The pub crawl is probably one of the most common modern quests people embark upon. Participants have a path laid out, a list of pubs to visit throughout the evening, but they don’t really know where they’ll end up or even who they’ll be at the end of the night. A pub crawl is people throwing themselves headfirst into the promise of chaos, arms flung out to embrace whatever life will throw their way.
This quest is a test of fortitude, social battery and tolerance. A test of one’s ability to continue rallying and to seize the night. It also often becomes an opportunity to meet new people and form stronger connections.
As a result, pub crawls have been the answer for some organisations who want to deepen their bonds. At least this was the thought process for Trinity’s Dublin University Film Society (DU Film) and Dublin University Photography Association (DUPA), who hosted a pub crawl on September 22nd, as a part of Freshers’ Week.
“We chose a pub crawl because we thought it’d be a great way to let new freshers loosen up a bit and get to know each other. We have other weekly events but this allowed people to see the local nightlife around Dublin and make new friends”, said Andrew Kingston, DU Film’s ents officer.
The pub crawl began at the Pav and each location afterwards was given a time limit that the large group of new members could not exceed.
“I think the schedule is the best and worst part of the pub crawl”, said Kingston. “It gives people some excitement of going to the new place, but can be a little intense for some people because it’s a lot of moving around and finishing drinks quickly at times,” he continued.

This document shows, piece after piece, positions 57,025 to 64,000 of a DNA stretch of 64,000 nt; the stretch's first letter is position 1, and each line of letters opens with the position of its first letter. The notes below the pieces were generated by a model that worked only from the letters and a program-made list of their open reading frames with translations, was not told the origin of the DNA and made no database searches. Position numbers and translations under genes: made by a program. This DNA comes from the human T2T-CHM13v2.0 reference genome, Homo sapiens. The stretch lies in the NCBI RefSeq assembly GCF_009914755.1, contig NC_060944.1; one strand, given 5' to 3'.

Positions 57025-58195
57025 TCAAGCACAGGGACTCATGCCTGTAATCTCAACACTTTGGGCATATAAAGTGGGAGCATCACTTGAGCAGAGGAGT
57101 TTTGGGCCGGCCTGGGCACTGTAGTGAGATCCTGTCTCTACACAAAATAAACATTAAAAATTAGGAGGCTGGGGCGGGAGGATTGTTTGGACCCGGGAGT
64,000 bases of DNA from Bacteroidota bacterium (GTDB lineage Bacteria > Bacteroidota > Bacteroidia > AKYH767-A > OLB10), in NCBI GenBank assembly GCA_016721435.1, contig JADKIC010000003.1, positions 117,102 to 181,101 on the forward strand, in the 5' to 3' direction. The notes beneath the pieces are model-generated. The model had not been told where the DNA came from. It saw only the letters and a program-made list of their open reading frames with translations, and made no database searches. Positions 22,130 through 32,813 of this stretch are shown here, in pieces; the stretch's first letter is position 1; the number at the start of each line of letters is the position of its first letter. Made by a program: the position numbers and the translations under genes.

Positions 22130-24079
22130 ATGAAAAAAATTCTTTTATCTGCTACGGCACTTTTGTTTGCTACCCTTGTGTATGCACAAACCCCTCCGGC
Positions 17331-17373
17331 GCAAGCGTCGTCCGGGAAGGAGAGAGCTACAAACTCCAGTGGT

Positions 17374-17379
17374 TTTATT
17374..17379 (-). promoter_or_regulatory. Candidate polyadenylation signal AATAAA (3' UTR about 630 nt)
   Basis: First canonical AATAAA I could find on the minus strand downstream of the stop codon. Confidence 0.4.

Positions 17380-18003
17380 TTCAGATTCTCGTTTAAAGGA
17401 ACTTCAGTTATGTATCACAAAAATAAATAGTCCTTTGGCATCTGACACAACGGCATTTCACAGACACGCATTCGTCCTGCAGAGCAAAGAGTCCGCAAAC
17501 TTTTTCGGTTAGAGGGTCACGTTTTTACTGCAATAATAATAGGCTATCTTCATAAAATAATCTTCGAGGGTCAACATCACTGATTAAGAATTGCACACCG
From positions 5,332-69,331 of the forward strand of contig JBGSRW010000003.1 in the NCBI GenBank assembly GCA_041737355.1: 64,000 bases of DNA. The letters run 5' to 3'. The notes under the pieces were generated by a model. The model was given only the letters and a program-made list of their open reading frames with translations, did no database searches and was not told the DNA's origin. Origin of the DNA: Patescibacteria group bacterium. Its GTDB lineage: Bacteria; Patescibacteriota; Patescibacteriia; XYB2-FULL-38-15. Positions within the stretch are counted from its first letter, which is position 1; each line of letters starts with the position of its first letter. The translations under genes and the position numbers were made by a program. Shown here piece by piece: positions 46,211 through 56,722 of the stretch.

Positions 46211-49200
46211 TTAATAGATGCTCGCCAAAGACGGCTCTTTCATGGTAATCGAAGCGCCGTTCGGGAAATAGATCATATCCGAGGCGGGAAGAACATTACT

Beyond this though, pub crawls can be intense for other reasons, aside from being riotously fun. Simon Pegg and Edgard Wright’s movie The World’s End captures this in a number of ways, simultaneously dramatising the pub crawl by placing it in the context of the world truly ending, and shedding light on the way people normalise drinking to an unhealthy degree. The movie explores alcoholism as well as the fun that can be had when drinking is not used to escape your problems.
It’s important to recognize that the romanticisation of pub crawls can also make people feel ostracised if they are unable or unwilling to drink for any reason, as well as perpetuating a culture of binge drinking instead of reaching out for help. However, if done responsibly and as safely as possible, considering the goals of a pub crawl, they are a guaranteed adventure.
“[It] offers something different and a fun and different way to see the local area. People are generally in very high spirits and enjoy taking part in whatever rules are in play,” Kingston continued.
For anyone looking to organise a pub crawl, the internet has a plethora of advice to give on best practices, including outlets like the The Sunday Times. In putting the pub crawl together, one has to keep in mind the distance between the locations, especially considering that, as the night goes on, people may truly be crawling. And if it’s a larger group, the organisers will likely need to reserve tables.
It can also be completely spontaneous. It’s a personal quest. It’s whatever the pub crawlers want to make of it, the only thing that’s sure is that it won’t be a dull night. Just drink water, go with the flow, and tap out if necessary.